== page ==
If this survey is accurate (and there’s not enough data to say) it would indicate that –

  1. Apple is wrapping up the people most susceptible to advertising.
  2. It’s overloading them with apps and TV and movies and music and a thousand distractions to make them even more confused. It’s basically making sure they stay susceptible to advertising.
  3. It’s building them up as a revenue chain. The progression from flashy mp3 player to flashy phone to flashy tablet is a rather worrying one and we might end up in a world where most of the ‘susceptible to advertising’ people end up being Apple customers and stay that way thanks to the devices keeping them in a permanently distracted state.

It really is like a massive social experiment – Let’s find the most susceptible/easily influenced people and keep them that way.

It’s just a survey though – It’s probably totally inaccurate and iPad owners are smart and intelligent and mostly women and don’t care about appearance and only own an iPad because it’s a revolution in computing and absolutely indispensable if you want to be productive.

7 thoughts on “A survey Kindle owners will like and iPad owners won't”

  1. What does the survey say about those of us who own both?

    I’ve never understood the almost tribal either/or attitude some have to these two totally different devices? The iPad is a great portable Mac. The Kindle is a great e-reader. Both are lousy at trying to masquerade as the other.

    Coming soon: apples versus oranges — which fruit do wealthy female over-45-year-olds prefer?

    1. Exactly! Thank you.

      Although, I read on both. I love that they interact. I read on the Kindle during the day and my place is all saved on my iPad for reading in bed without a book light at night. In the morning my place is right there to read on the Kindle. A perfect set up.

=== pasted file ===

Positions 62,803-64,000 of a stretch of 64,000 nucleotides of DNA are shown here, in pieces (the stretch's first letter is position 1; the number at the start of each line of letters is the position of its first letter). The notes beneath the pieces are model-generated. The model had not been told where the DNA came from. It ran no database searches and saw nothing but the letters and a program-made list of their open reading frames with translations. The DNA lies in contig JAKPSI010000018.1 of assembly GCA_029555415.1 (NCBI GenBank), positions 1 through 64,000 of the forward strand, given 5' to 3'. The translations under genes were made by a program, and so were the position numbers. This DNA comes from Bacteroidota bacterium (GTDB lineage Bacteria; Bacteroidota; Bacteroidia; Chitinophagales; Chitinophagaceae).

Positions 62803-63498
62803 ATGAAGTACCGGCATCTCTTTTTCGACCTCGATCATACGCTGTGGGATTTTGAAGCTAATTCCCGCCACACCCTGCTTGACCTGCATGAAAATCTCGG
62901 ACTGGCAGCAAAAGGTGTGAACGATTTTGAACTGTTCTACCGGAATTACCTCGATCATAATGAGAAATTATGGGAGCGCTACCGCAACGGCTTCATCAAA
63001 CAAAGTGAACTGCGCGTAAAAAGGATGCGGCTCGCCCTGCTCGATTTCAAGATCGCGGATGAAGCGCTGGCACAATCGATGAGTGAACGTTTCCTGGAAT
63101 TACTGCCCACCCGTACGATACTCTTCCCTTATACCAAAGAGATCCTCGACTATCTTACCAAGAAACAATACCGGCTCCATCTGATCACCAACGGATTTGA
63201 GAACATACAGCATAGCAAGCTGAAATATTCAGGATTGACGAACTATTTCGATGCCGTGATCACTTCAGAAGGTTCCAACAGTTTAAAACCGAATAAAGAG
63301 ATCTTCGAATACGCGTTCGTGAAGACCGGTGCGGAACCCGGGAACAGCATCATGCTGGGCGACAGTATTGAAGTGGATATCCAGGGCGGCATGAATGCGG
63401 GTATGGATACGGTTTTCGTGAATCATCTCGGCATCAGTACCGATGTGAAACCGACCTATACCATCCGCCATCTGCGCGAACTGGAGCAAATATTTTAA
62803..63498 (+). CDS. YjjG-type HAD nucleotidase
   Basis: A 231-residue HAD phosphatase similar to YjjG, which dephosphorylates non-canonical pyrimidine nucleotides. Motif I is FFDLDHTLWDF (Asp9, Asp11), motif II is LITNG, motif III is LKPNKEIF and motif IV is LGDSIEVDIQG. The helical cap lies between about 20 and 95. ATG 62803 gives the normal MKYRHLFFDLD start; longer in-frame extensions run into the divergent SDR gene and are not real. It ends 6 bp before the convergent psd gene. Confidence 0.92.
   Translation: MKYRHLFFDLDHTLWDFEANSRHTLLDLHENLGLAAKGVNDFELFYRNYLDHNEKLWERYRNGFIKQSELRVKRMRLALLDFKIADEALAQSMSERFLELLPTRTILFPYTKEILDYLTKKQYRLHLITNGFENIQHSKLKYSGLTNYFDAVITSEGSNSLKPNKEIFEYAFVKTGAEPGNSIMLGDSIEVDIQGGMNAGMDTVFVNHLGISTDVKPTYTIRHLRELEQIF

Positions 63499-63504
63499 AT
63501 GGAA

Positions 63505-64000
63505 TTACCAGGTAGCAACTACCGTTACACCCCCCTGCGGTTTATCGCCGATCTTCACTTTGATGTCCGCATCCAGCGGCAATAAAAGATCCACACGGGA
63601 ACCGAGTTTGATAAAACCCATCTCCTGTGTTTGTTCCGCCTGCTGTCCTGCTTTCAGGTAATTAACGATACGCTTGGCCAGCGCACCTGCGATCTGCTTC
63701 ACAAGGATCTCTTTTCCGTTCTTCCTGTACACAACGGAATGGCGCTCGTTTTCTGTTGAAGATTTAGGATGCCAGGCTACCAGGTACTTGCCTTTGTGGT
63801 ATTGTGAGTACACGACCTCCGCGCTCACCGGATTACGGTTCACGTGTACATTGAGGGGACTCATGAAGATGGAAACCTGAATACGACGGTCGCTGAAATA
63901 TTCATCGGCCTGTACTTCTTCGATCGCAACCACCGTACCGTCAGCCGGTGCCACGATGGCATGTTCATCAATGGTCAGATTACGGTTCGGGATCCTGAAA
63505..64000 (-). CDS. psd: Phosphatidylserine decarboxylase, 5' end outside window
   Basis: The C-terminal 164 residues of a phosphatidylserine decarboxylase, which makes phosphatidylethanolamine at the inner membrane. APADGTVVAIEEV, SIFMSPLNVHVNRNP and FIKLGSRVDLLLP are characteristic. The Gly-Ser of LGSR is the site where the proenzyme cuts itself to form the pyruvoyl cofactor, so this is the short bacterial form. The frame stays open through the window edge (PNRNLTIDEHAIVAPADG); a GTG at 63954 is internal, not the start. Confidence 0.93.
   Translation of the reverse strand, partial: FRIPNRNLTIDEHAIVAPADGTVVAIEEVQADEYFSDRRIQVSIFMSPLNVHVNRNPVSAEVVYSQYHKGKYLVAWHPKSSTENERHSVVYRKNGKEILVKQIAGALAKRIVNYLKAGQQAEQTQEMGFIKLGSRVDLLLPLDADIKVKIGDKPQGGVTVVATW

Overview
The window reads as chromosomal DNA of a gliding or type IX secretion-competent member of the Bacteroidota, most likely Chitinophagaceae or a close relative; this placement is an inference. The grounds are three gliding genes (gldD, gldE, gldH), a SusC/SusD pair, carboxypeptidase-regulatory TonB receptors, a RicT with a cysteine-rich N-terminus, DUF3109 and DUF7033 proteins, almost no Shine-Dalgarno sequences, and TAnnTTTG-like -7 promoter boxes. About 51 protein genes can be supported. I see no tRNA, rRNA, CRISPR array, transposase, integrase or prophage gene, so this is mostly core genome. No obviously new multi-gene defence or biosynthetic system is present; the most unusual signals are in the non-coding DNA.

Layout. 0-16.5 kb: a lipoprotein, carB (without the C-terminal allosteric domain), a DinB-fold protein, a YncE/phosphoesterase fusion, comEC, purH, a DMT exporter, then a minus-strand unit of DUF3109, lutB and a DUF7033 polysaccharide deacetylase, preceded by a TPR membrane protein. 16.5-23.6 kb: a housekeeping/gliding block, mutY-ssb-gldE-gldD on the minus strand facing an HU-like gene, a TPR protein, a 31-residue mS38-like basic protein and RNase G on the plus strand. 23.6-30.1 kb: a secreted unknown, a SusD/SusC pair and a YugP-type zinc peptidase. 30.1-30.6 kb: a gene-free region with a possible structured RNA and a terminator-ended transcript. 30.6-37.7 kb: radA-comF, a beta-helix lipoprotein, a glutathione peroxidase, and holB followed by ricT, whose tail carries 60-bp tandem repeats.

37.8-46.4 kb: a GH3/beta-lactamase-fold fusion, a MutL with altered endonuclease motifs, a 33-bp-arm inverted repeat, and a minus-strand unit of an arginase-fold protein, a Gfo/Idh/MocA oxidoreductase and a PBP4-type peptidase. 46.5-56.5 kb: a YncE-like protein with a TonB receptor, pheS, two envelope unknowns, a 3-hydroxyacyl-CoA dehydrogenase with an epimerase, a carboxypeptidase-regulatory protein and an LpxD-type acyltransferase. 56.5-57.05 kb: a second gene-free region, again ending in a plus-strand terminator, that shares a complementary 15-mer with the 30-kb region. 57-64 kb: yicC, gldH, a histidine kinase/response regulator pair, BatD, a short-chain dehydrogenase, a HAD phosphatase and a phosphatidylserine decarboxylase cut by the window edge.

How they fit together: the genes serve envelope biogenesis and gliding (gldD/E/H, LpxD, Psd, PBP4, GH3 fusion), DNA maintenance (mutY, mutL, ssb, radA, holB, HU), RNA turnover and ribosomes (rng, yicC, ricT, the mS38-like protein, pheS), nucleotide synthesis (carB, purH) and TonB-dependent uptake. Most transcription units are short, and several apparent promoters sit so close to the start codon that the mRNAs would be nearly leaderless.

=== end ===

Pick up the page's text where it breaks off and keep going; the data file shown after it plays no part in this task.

2. Re the surprise they’d “find” (in a limited survey) that more men than women own Kindles or that Kindle owners are younger than thought, I think we can get a somewhat bent picture of this because most info we see from other Kindle owners, besides the ones we know in ‘real’ life, are from forums where the talkers tend to be those with more leisure time to post (house-focused wives and older, retired people) or who are especially keen about talking about their/our Kindles.

    When reading comments in gadget or newspaper sites online, I’ve noticed most of the Kindle owners commenting in those areas are male. On Kindle forums, mostly female.

    Coffee clatch syndrome? vs gadget/news interest? Very hard to say.

  3. I own and love my I pad. I am female, in my 50’s, neither rich nor poor, a college graduate, and insulted by your ignorance. Whoops, that’s O.K., you can be ignorant, I’m not!

  4. So because I own an iPad, according to you, I’m a silly, gullible, frivolous person trying to appear well-off. I also happen to be a woman, own a Kindle 3 as well as an iPad, and I spend 20+ hours a week reading 1-3 books a week (on my Kindle) in addition to a ton of tech/gadget blogs and newspapers (on my iPad). What does that say about me?

    I’ve been reading your blog for months since I got my first Kindle and I enjoy your insights on Amazon, Apple, the publishing industry, etc. However, you seem to have this “Us vs. Them” mentality when it comes to Kindle and iPad owners. You need to quit lumping us all into mutually exclusive categories and realize people don’t fall into neat little piles the way you

    1. The survey says that. It’s by Nielsen – you can find them at Nielsen.com if you want to protest the survey.

      Update: None of us care a bit about the iPad. It’s the iPad people that keep bringing up ‘we’re the best reading device’ nonsense.

      eReaders are very happy to be in the exploding eReader market. It’s all these tablet people who’re trying to steal readers.

  5. Well, I must say I “feel” smarter than my younger, dumber, less read iPad addicted kids, nieces and nephews. But then that’s not saying much since their generation gets most of its education from watching graphic murder on TV and in video games. The sad part is so many of these these testosteronoids have joined the military, probably because they instinctively think they have several re-spawns if they get KIA.